Sandia LabNews

Sandia researcher wins career achievement award from Asian technical society

Hongyou Fan ‘embodies the reason’ for category

Image of Sandia material scientist and manager Hongyou Fan
MATERIALS MAVEN — Material scientist and manager Hongyou Fan has received a 2022 Career Achievement Award from the Society of Asian Scientists and Engineers. Hongyou credits his success to his talented collaborators. “I will humbly accept the award on their behalf as well as my own,” he said. (Photo by Lonnie Anderson)

The Society of Asian Scientists and Engineers selected Sandia nanomaterials researcher Hongyou Fan to receive its 2022 Career Achievement Award.

“It is evident that you embody the reason SASE created this category, and we are proud to present you this award,” wrote the organization’s CEO and Executive Director Khanh Vu in the society’s notification message.

The strong endorsement is confirmed by Hongyou’s many technical papers, awards and patents, appointment to scientific societies and outreaches to students.

Still, in an interview, he waves his hand dismissively at a list of his achievements, which include 138 published papers in his 25-year career. “Everything I’ve done has been done with the help of other people,” he said. “You can’t rely on just yourself.”

As a case in point, he mentions his project to create new materials by using pressure-induced coalescence of different materials. Due to a chance meeting with managers in another group and their subsequent willingness to support the project, the work went from a productive but time-consuming method — using pressure from diamond anvils to force atoms into place — to a rapid and more useful method by using the forces generated by Sandia’s Z machine, the most powerful producer of the highest dynamic pressure on the planet, to in effect lock new structures into place. “Now, instead of waiting days as pressure from my diamond anvil takes effect, I can create new materials in 300 nanoseconds,” he said.

The joint work leveraged Sandia’s pulsed power facilities to understand nanomaterial behavior across multiple length scales on the nanosecond time scale for the first time. The process mimics the embossing and imprinting manufacturing processes, but at ultra-short timescales.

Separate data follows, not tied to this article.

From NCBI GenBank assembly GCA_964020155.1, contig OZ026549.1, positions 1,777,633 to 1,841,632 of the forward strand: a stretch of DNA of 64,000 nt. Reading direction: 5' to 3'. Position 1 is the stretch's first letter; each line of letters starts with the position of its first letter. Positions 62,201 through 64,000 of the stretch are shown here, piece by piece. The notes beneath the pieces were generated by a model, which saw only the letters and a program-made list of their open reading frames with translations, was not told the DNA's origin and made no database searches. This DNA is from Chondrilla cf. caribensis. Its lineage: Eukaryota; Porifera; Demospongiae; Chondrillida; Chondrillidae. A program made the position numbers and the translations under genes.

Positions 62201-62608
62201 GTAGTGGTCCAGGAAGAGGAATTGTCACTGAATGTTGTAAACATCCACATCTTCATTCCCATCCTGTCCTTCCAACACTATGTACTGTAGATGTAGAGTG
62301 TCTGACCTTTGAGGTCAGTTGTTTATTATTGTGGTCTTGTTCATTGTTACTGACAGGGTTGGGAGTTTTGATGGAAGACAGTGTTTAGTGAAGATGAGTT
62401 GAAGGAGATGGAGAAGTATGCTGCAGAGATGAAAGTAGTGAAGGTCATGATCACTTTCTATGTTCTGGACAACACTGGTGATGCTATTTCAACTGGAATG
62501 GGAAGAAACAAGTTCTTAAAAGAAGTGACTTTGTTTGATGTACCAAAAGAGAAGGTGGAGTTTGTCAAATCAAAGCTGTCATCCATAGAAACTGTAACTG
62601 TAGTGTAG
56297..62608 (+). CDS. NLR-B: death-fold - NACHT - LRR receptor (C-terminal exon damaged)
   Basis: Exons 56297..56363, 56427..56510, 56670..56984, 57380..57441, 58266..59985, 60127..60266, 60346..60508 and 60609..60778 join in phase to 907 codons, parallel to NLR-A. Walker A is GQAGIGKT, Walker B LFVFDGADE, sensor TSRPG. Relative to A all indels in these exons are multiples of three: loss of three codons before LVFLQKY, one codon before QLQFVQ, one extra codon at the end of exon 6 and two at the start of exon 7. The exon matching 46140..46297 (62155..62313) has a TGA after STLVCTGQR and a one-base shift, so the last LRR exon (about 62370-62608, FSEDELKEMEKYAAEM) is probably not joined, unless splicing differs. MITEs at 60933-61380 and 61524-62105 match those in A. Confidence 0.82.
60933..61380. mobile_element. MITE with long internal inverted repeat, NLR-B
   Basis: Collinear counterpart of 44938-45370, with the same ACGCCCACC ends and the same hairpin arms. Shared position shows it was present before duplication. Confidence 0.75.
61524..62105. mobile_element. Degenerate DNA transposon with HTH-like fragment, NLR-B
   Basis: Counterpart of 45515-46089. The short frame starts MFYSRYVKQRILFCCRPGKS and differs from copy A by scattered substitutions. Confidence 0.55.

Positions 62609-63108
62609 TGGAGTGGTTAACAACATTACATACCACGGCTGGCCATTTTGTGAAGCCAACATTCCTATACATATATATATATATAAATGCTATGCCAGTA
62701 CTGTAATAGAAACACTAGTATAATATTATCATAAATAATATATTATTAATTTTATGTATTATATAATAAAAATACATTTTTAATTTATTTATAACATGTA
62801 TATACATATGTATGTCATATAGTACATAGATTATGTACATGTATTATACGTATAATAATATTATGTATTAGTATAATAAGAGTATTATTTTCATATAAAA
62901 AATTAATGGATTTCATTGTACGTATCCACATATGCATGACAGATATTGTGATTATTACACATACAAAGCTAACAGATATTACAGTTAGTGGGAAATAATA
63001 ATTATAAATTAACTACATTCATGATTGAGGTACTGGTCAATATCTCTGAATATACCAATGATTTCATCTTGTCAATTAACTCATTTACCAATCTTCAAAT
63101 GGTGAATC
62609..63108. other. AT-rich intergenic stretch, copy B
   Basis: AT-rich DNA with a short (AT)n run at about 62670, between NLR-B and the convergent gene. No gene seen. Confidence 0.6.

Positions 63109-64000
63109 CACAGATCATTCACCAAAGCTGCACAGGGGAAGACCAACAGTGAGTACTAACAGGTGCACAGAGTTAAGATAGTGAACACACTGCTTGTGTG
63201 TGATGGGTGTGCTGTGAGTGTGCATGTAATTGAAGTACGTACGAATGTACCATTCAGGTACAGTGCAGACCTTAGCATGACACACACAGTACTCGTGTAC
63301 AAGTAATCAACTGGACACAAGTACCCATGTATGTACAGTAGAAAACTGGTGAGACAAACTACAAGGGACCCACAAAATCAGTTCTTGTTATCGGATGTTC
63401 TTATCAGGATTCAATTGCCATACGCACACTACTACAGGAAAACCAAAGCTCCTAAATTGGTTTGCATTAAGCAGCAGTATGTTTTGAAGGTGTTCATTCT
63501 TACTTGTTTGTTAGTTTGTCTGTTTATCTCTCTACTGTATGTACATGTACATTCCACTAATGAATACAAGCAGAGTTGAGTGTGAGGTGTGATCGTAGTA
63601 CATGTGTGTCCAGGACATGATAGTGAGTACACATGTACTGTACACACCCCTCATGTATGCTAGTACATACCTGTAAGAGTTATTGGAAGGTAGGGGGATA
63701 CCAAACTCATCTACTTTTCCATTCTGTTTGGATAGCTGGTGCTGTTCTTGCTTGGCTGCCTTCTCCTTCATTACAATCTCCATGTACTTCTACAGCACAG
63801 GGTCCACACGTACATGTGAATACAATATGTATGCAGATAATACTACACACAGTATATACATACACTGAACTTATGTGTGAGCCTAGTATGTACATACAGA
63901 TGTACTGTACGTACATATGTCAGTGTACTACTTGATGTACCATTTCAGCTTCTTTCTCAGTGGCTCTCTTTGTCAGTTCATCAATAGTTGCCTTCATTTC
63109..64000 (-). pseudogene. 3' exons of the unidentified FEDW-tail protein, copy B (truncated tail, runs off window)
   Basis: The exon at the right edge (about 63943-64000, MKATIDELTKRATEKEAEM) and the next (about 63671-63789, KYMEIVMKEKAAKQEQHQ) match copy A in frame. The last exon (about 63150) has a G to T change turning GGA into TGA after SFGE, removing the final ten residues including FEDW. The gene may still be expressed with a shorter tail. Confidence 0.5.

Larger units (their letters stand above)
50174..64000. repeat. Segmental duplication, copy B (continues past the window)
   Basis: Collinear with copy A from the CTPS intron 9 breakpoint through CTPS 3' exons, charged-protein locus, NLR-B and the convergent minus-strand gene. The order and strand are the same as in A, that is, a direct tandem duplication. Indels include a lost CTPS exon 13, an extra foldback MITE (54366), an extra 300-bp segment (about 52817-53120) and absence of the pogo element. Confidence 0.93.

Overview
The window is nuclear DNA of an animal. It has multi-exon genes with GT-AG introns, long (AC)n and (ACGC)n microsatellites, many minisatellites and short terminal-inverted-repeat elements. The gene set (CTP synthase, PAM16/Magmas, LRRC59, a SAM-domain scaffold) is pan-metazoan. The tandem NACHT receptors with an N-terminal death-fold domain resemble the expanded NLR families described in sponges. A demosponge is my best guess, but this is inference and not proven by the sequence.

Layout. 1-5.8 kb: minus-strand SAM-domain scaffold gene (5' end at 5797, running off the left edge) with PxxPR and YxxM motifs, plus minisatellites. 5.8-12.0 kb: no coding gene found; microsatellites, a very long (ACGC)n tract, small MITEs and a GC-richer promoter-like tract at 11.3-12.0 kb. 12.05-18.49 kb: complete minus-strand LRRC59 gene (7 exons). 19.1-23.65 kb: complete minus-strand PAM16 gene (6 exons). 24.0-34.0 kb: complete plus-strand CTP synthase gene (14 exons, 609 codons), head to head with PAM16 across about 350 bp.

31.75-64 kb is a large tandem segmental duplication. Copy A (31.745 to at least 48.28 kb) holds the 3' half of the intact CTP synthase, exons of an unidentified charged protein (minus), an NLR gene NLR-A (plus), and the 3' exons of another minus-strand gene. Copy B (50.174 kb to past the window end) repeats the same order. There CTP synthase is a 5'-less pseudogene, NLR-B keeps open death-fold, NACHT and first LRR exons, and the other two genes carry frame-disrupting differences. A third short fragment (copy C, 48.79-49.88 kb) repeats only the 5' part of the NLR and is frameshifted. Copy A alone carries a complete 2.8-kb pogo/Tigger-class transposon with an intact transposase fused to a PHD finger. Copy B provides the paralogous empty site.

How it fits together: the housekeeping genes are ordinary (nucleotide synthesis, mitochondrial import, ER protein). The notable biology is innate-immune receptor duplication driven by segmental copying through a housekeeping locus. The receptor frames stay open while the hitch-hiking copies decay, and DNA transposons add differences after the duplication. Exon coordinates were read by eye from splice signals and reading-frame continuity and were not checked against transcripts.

The experiment’s conversion began with a casual conversation between Hongyou and Z machine manager Mike Cuneo at a swimming pool where they met by chance during a group swimming lesson for their children. Later, manager Dawn Flicker, charged with scheduling research “shots” on Sandia’s Dynamic Integrated Compression Experimental system, found a time slot to insert their experiment. The collaborative work ultimately was published in the journal Nature Communications and won a R&D 100 Award.

“None of this would have happened without Dawn and Mike,” said Hongyou. “So, while this accolade from SASE is a personal honor and a real career highlight for me, it is also a testament to the large body of work accomplished by the interdisciplinary team of Sandians, students, postdocs and others who have collaborated with me to achieve scientific success. I will humbly accept the award on their behalf as well as my own.”

One of many achievements

Though he enjoys partnering, Hongyou is believed to be the only DOE national laboratory scientist to be awarded the Materials Research Society Mid-Career Researcher Award. The honor, announced in 2019, recognized his exceptional achievements in nanoscale self-assembly and synthesis of functional nanomaterials as well as his technical leadership in materials science.

He also received the MRS Fred Kavli Distinguished Lectureship in Nanoscience in 2015 recognizing his pioneered development of pressure-induced synthesis and characterization technologies. He won Sandia’s Laboratory Directed Research & Development Award for Excellence in 2007; five independent R&D Magazine, now R&D World, R&D 100 Awards in recognition of development of significant and innovative technologies in 2007201020162020 and 2022; and the Asian American Engineer of the Year Award in 2012.

He also received the University of New Mexico’s Outstanding Faculty Mentor Award in 2005 as an excellent student mentor and role model as well as the Sandia Materials Science Center Outstanding Wise Leadership Award in 2013 for being an excellent role model and an inspiring technical leader and mentor.

He is a fellow of the Materials Research Society and the American Physical Society, has helped arrange many technical meetings and serves as editor on several technical journals.

On the entrepreneurial side, Hongyou co-founded a startup company based on his inventions, Lunano LLC, to develop disinfectants that kill viruses, bacteria and fungi, including the virus that causes COVID-19.

Recently, the New Mexico Legislature recognized him in Santa Fe for his distinguished achievements in science and innovation.

Currently, Hongyou leads the geochemistry department at Sandia as well as a group of scientists addressing complex challenges related to climate change security.

All awardees will be honored at the 2022 SASE National Convention in Atlanta Oct. 6-8 and virtually Oct. 28, Nov. 4 and Nov. 11.

SASE’s purpose, in its own words, is “to prepare Asian heritage scientists and engineers for success in the global business world, to celebrate diversity on campuses and in the workplace, and to provide opportunities for members to make contributions to their local communities.” The society claims more than 1,800 student and professional members.

Recent articles by Neal Singer